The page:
New pilot program targeting chronic knee pain

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An Australian-first pilot program exploring whether diet and exercise can be effective in helping patients with chronic knee pain has shown a return to marathon running is possible with the right support.

Early results from a six-month pilot of the 'Better Knee, Better Me' program, developed by Medibank and University of Melbourne in partnership with Austin Health, show the potential to prevent the need for knee replacement surgery through exercise, pain management and weight loss.

Medibank’s Head of Preventative Health Dr Catherine Keating said the first program graduates have lost between 10-15 kilograms and seen improvements in pain levels.

“The early results show that providing evidence-based personalised support by physiotherapists and dieticians over the phone or via video conferencing can substantially improve the health outcomes and quality of life for people with chronic knee pain,” said Dr Keating.

“67 per cent of Australians are overweight or obese, and 1 in 2 Australians do not get enough exercise to maintain their health. Nationally between 2006 and 2016, there was a 36 per cent rise in knee replacements for osteoarthritis, so this is a growing problem for our community.

“Medibank research found that customers were looking for more support in how to manage their weight to delay joint replacements. Up to 90 per cent of people hospitalised for total joint replacements in Australia are overweight.”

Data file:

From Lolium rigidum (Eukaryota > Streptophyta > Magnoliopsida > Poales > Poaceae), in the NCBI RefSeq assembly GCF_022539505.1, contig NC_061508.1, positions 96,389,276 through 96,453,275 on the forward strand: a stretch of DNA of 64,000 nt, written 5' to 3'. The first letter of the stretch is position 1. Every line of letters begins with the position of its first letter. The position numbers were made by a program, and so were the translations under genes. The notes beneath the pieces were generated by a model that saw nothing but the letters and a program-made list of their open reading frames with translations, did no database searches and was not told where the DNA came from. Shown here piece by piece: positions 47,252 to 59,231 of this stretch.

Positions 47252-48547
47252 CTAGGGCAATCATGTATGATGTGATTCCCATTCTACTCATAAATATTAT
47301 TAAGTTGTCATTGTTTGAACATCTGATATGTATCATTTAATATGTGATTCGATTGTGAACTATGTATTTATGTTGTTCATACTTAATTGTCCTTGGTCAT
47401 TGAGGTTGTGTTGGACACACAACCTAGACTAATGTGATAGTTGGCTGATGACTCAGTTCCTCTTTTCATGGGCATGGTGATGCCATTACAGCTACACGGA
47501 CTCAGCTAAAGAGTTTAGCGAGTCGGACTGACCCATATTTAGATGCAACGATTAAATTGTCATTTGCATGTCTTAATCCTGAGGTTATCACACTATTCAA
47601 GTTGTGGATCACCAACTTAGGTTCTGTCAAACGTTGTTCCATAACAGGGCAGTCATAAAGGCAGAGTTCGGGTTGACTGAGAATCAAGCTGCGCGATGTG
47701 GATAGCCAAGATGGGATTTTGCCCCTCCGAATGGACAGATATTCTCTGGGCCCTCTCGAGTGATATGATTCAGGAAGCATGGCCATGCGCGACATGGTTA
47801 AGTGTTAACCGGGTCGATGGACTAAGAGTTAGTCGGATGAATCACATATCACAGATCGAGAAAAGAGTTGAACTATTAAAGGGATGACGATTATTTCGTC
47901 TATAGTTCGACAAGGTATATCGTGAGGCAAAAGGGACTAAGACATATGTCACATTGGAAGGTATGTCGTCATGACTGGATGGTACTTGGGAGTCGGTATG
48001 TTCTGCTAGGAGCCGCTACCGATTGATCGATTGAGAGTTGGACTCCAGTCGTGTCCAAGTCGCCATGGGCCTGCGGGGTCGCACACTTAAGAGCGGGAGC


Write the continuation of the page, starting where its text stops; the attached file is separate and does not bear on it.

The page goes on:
University of Melbourne researchers have been evaluating how patients respond to the program by observing pain levels, ability to perform daily tasks and their overall quality of life. Patients will be monitored for up to five years to see whether they require surgery.

Medibank said its customer and pilot participant Paul Saunders has lost 22 kilograms as a result of the targeted physiotherapy and dietetics support.

“I listened to what the experts were telling me in my one-on-one consultations, and when I put it into practice, the weight started falling off,” said Mr Saunders.

“I’d had two previous knee surgeries which had done nothing to alleviate the pain I lived with daily, and four years ago I had to give up running. I weighed the same my whole life, but running was more than a passion - it helps to improve my lung function and delays the need for me to have a lung transplant as a result of a genetic disorder.

“Better Knee, Better Me has changed my life. I’m a lot more active now – I used to do marathons and iron man competitions, so this has given me my freedom back and I ran a 10 kilometre competition recently for the first time in four years.”

Medibank said it paid $291 million in benefits towards total joint replacements last year, supporting between 6,000 to 7,000 knee replacements.

“Better Knee, Better Me is also about breaking down the barriers for regional and rural customers and ensuring they can access high quality healthcare to help them live happier and healthier lives,” added Dr Keating.